You can just look at all these bells and whistles and tell this guy packs a punch--a purpley-black body covered in yellow dots, spiky white and yellow barbs, a maroonish, dark red head...and to top that off, red and black multi-branched spines (that look like really sharp thorns)!
...one of the kids lifted this prickly guy on a stick to take him to the edge of the lawn at the nature center. We didn't want him to get squished...and we didn't want him to unintentionally leave any of those barbs in someone's skin!
...check out those dark spikes...makes me think of tiny locust tree thorns. (I only had my big lens with me. I wish I had had my macro so I could have gotten a close-up of those barbs. You can find a nice close-up here, though.)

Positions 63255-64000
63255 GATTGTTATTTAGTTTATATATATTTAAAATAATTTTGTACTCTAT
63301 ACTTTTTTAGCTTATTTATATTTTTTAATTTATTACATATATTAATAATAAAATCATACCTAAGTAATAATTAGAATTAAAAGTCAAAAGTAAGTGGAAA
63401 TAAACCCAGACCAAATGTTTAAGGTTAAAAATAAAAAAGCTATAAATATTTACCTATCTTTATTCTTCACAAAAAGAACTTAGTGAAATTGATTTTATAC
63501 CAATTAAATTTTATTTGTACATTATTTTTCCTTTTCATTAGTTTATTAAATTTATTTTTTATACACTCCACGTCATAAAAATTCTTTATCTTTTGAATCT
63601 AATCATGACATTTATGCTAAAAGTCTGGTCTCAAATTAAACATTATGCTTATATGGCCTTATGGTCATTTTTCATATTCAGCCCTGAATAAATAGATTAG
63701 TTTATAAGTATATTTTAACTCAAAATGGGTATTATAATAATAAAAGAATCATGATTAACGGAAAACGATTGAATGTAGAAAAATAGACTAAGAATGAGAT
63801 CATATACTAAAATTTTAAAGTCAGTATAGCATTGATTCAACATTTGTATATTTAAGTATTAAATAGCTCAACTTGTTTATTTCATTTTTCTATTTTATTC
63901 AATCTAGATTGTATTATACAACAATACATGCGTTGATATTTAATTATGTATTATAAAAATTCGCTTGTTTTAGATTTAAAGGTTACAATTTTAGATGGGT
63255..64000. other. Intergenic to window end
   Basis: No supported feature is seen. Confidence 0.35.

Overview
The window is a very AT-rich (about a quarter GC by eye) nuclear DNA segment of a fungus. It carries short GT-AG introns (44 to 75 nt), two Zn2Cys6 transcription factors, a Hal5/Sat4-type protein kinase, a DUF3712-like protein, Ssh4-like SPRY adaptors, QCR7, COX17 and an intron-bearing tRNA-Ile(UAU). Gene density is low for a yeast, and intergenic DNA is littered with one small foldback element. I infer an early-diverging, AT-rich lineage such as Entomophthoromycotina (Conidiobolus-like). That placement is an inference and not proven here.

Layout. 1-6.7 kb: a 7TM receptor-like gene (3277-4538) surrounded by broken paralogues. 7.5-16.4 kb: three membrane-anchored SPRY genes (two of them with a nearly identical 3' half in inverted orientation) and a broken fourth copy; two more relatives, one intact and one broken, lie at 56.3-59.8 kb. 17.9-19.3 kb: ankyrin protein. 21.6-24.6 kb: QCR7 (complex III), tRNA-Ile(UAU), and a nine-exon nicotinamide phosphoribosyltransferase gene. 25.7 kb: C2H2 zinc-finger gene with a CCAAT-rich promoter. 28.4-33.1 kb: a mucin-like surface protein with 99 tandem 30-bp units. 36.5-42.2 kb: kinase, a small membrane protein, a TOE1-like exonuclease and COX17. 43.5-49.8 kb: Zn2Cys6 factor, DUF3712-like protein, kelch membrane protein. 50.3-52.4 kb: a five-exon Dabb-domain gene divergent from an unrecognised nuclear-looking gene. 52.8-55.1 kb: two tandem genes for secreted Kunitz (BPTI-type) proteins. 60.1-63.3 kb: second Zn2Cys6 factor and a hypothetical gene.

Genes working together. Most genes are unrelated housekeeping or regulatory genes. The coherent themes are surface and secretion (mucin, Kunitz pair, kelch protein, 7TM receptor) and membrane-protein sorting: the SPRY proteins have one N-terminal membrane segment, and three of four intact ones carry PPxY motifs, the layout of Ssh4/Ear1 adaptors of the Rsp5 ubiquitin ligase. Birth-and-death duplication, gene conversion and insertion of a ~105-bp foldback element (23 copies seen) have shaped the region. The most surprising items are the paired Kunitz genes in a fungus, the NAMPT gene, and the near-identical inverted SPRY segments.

When I saw this caterpillar in June, he was probably looking for a place to burrow into the ground to transform into a pupae. The pupal stage lasts through summer and according to the Ohio State University Entomology fact sheet (found here), Buck Moth adults emerge about now and will fly through Indian summer in October. Their name, "Buck" Moth, derives from the fact their flying season is the same time as the rutting season of the whitetail deer.
Buck Moth Caterpillars are very famous in New Orleans...
Buck Moth Caterpillars are relatively rare in our town, but apparently they are well know in the Big Easy, where the mass dropping of Buck Moth Caterpillars from Live Oak trees onto unsuspecting victims below is an annual right of passage! The story is here and here and here!
Duct tape to the rescue!
I read this quick fix on lots of sites: to remove the broken spines from your skin, apply and repeatedly strip duct tape (or Scotch tape) over the affected area. Once the venom is in, though, there's not much you can do. Ice helps and many sites recommend a paste of baking soda and water (here).